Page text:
July 14, 2018

Hugos 2018: Best Dramatic Presentation, Short Form


(Disclaimer: I couldn't watch the Doctor Who Christmas special, "Twice Upon a Time." Season 11 is available on Amazon Prime--all except the Christmas special, of course. I visited the BBC America website, but apparently that channel isn't carried by my cable provider, so I couldn't watch it there. I'm not willing to watch the episode illegally, so I suppose I'll have to leave it off my ballot.)

This category, to be frank, is pretty mediocre this year, with the exception of the Black Mirror episode. I watched it for a second time and it holds up better than I remembered, but it doesn't come close to the excellent Emmy winner from last year, "San Junipero."

The nominees:

The Good Place, "The Trolley Problem" and "Michael's Gambit"
Clipping, "The Deep"
Doctor Who, "Twice Upon a Time"
Black Mirror, "USS Callister"
Star Trek Discovery, "Magic To Make the Sanest Man Go Mad"

My ballot:

1) Black Mirror: "USS Callister." This is a deconstruction of toxic masculinity wrapped up in the persona of a sociopathic white male nerd. It's a takeoff of the original Star Trek, here called Space Fleet, with Robert Daly the Chief Technical Officer of Infinity, an online game. This turns dark very quickly, as the "Captain Daly" of Robert's private version of the game reveals him to be the tyrannical god of his own universe, complete with digital copies of his co-workers to manipulate and terrorize.

Watching this for the second time, I noticed that with the exception of Walton, his boss in the real-life version of Infinity who took over Daly's original concepts and didn't give him the credit he apparently did deserve, every one of the imprisoned co-workers is a woman and/or person of color. If that isn't a commentary on Silicon Valley nerd male entitlement, I don't know what is.

2) Star Trek Discovery: "Magic To Make the Sanest Man Go Mad." This would have taken the No. 1 spot, except for the terrible ending. This prequel to the original Star Trek used a technobabble time-loop plot to reveal a good deal about the characters and this iteration of the show. Unfortunately, they tried to update Harcourt Fenton Mudd by turning him into a nasty, murderous con man instead of the bumbling half-baked con artist of the original, only to attempt--and fail miserably--to revert the character to his original persona in the final scene. Since Harry Mudd murdered all the crewmembers of Discovery fifty-some times over in his attempt to hijack the starship's advanced drive and sell it to the Klingons (hence the 30-minute repeated time loop) he should have been tried for 20,000+ first-degree murder charges. And they just let him go? I'm sorry, but forcing him to stay with Stella, his wife--accompanied by her daddy--who have been pursuing him, is nowhere near the punishment he deserved. Come on, people.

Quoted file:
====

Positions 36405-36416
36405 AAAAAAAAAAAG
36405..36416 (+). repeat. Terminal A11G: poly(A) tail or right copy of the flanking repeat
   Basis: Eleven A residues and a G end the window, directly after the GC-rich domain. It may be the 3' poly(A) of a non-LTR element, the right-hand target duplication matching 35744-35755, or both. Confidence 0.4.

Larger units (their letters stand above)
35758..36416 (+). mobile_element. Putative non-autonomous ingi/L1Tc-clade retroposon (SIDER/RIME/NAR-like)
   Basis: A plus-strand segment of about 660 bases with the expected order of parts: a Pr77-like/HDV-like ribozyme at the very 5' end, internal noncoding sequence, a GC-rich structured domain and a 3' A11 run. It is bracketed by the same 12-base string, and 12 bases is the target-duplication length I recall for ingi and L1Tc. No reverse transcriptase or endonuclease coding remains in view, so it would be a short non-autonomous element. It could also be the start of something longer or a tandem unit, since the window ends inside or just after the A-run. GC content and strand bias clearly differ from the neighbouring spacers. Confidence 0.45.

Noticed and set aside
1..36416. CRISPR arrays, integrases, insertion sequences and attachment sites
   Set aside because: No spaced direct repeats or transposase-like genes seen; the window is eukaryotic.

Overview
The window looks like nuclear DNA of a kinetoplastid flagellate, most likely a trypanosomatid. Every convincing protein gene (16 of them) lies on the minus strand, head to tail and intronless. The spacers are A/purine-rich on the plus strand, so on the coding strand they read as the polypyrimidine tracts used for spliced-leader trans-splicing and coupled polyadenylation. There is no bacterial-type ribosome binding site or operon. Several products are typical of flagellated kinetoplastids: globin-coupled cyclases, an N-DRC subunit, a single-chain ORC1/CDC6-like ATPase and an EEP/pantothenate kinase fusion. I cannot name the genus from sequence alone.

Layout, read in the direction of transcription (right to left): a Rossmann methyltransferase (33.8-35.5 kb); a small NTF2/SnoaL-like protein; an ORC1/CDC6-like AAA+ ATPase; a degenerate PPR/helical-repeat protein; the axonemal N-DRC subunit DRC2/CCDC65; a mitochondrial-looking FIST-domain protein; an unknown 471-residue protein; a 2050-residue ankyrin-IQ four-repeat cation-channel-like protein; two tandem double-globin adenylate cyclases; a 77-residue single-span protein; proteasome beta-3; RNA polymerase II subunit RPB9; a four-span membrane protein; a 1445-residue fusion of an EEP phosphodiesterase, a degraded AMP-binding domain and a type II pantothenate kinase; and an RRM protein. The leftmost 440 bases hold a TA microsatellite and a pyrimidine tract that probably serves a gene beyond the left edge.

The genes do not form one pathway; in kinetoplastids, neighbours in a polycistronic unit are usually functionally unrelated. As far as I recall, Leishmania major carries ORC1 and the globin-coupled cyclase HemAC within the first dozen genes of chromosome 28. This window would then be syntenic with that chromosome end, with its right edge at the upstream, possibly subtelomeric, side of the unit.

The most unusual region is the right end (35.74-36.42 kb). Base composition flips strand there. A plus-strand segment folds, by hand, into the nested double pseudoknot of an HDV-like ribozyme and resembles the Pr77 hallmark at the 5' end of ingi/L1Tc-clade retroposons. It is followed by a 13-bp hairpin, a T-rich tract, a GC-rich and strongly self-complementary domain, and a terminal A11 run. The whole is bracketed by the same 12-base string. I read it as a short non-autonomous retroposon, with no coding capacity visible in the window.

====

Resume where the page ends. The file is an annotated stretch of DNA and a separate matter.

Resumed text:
3) Clipping, "The Deep" (song). Unfortunately, I'm just not a hip-hop person. This seemed to have a pretty SFnal concept, but I'm not enough into that kind of music for it to make much of an impression on me. However, as meh as this was, it's still better than 5) and 6), which I have deliberately placed below--

4) No Award

5) The Good Place, "The Trolley Problem" and 6) The Good Place, "Michael's Gambit."

Bah. I'm going to be a get-off-my-lawn curmudgeon about this, because I don't understand why this show is here at all. If I'm not a hip-hop person, I'm even more not a sitcom person, which is what The Good Place is. It doesn't have a laugh track, and it does have Ted Danson, who I will admit is quite good in his fallen-angel/Lucifer role. However, those are its only two redeeming qualities, as far as I am concerned. The other characters are so shrill and annoying they made my teeth ache. I am sobbing over episodes of The Expanse, The Handmaid's Tale, and Luke Cage, among others, that got passed over for this. Please, Hugo voters, let's not do this again.

No comments: